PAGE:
University registration system offers unfair advantage



Danielle Bissonette

It’s that time of year again. The stress, agony and sheer frustration of course registration is upon us once more. A time when you can’t walk through Connelly without seeing someone on Schedulr and hearing most conversations include comparing registration times. 

We all know the feeling. It’s an hour before your registration time and you’re watching your classes fill up before your eyes. You sit there powerless, watching any chance of taking that really interesting class or of getting your requirements done slip away. You’re now onto your third backup schedule and even that now seems unlikely. When it’s finally your time to register, all the classes you wanted are full, you’re forced to take the worst classes at the worst times and you’re left feeling utterly defeated and dreading the next semester. Your only glimmer of hope is that maybe it will be different next semester. 

But it won’t. Villanova’s registration system makes it so that those with the latest times will always have the latest times, semester after semester. How is this right? How is it just that some students always get their first choice classes, while others consistently have only the leftovers to choose from? I know what you’re going to say. 

“Those with earlier times have more credits, they deserve better times.” While I agree that seniors should definitely register before freshman for obvious reasons, the disparity between students in a particular class is inherently unjust. Take sophomores for example. Why should some sophomores always get to register before other members of their sophomore class? If they are all trying to take sophomore-level requirements, those sophomores with more credits will always secure those classes, while those with the average number of credits never will. Then we must consider the fact that not all students have equal access to opportunities in which they could earn “extra credits” that would put them ahead in the registration process. 

First, this registration system unintentionally favors wealthier students. Many students choose to take extra credits over the summer. Whether through studying abroad, taking online classes, or staying on campus, these credits cost money. And a lot of it. Each summer credit (note that this is per credit, not per course) taken at Villanova costs around $1,000 and many summer study abroad programs cost upwards of $5,000. Many students simply can’t afford that, regardless of their desire to partake in such opportunities. So now, those less well-off students are automatically disadvantaged in the registration process because they weren’t financially able to rack up extra summer credits.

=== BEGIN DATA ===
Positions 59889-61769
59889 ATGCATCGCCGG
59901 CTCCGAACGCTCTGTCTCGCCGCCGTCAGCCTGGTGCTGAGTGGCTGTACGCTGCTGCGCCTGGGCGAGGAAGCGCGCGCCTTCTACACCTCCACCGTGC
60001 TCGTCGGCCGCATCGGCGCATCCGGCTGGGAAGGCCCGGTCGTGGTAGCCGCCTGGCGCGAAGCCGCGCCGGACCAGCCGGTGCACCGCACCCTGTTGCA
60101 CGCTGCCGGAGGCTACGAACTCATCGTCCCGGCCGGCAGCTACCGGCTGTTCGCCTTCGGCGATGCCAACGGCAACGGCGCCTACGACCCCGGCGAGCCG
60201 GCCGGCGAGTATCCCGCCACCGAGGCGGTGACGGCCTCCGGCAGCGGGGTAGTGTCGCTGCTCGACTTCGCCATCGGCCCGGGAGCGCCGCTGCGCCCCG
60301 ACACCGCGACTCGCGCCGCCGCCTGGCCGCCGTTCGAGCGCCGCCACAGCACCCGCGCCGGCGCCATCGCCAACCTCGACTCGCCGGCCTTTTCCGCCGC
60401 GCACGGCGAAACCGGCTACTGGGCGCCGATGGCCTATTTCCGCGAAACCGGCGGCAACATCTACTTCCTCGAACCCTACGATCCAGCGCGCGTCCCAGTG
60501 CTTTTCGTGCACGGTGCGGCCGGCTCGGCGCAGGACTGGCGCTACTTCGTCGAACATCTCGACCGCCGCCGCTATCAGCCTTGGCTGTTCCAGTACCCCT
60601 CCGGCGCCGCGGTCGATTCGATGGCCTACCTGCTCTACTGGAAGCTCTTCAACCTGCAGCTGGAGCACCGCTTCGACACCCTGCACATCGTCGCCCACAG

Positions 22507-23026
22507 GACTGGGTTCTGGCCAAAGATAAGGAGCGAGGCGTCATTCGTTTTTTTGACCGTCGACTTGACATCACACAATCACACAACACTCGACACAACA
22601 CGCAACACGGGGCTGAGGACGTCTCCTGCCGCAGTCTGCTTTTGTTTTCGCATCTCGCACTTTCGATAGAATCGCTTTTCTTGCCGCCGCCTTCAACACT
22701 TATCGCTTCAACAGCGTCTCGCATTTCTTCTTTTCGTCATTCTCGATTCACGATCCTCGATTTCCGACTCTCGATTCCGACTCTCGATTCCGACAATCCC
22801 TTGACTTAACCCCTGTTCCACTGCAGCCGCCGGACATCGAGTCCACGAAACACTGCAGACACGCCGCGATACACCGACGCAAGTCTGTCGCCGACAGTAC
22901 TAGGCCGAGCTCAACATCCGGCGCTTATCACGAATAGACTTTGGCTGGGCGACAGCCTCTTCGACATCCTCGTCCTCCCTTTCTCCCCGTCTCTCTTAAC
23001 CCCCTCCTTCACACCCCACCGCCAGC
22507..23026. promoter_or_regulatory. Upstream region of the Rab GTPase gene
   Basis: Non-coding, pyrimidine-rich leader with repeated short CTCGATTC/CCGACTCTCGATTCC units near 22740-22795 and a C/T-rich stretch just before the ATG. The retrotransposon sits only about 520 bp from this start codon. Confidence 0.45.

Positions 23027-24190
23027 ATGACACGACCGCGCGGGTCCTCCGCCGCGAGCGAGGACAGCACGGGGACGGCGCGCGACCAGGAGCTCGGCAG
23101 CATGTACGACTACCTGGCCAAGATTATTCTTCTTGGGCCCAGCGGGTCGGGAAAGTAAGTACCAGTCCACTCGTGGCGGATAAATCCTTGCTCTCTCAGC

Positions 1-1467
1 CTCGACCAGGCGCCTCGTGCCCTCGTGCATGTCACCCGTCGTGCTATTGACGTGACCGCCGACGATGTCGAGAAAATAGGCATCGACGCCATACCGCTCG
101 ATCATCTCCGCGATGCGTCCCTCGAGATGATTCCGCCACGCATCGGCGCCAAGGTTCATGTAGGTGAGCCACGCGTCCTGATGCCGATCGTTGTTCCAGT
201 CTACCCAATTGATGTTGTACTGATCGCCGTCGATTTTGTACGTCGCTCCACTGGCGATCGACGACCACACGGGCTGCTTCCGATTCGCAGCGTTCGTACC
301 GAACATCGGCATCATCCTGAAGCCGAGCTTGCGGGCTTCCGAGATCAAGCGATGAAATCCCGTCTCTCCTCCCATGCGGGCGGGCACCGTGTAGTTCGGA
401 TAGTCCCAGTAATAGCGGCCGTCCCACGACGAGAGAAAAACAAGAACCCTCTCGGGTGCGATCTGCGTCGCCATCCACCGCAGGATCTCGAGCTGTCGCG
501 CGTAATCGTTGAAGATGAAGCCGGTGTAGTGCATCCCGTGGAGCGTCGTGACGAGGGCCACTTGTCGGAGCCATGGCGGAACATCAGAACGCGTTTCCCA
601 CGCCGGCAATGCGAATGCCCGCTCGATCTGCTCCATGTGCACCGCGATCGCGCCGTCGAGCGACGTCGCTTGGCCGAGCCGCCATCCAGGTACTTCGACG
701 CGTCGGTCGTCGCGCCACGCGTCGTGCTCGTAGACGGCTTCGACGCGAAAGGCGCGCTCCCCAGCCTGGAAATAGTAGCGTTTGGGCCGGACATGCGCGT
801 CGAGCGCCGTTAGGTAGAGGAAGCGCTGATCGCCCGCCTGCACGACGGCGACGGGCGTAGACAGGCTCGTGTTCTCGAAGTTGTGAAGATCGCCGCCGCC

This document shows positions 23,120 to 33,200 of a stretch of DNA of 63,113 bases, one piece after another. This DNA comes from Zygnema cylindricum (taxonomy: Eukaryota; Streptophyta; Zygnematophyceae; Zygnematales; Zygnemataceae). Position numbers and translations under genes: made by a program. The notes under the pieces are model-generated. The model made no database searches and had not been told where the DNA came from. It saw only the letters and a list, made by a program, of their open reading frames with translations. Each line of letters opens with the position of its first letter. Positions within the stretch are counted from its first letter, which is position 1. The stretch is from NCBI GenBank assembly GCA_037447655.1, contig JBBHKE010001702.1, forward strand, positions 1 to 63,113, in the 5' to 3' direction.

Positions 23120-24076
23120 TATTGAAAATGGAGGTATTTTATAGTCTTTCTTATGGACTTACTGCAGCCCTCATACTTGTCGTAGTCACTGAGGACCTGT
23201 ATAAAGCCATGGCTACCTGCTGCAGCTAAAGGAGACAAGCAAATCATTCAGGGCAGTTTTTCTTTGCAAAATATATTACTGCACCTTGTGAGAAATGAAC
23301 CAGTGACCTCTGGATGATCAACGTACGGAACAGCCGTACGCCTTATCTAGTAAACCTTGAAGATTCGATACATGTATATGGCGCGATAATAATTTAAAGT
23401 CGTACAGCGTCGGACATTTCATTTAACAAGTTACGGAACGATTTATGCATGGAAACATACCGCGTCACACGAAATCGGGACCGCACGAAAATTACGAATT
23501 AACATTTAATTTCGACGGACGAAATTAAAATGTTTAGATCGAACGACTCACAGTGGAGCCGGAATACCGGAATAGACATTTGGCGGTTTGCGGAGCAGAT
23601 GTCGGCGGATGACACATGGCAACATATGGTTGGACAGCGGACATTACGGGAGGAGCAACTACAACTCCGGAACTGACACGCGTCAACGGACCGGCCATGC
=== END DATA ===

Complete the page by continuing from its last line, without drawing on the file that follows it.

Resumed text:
Then comes the issue of AP and other high school credits that transfer over into Villanova credits. While from a distance this seems like a nice way to reward hard working, high achieving high school students, it disadvantages those students who didn’t have access to these advanced programs. Some high schools don’t even offer AP or IB classes, so why should students from those schools be punished in the registration process for their lack of transfer credits? Many of these students likely would have opted into these advanced programs, but they simply didn’t have them at their disposal. 

So, now you have students coming into college with 20 AP credits while others come in with none. How does this make for a fair registration process? In order to make this process just for all students, registration times within each individual class should be random. Each sophomore (year-wise, not credit-wise) should have the same chance as every other sophomore at an early registration time, regardless of how many extra credits they have and so on. This would be similar to the way housing selection times currently work. 

No student should consistently have the advantage of registering first. Everyone should get to experience the joy of getting all the classes they want and we should all take a turn struggling through a late registration time so that we can all get a shot at that joy. No one deserves to suffer that frustration every single semester. Random registration times would create equality among students and make registration a less anxiety-provoking and more pleasant experience for all.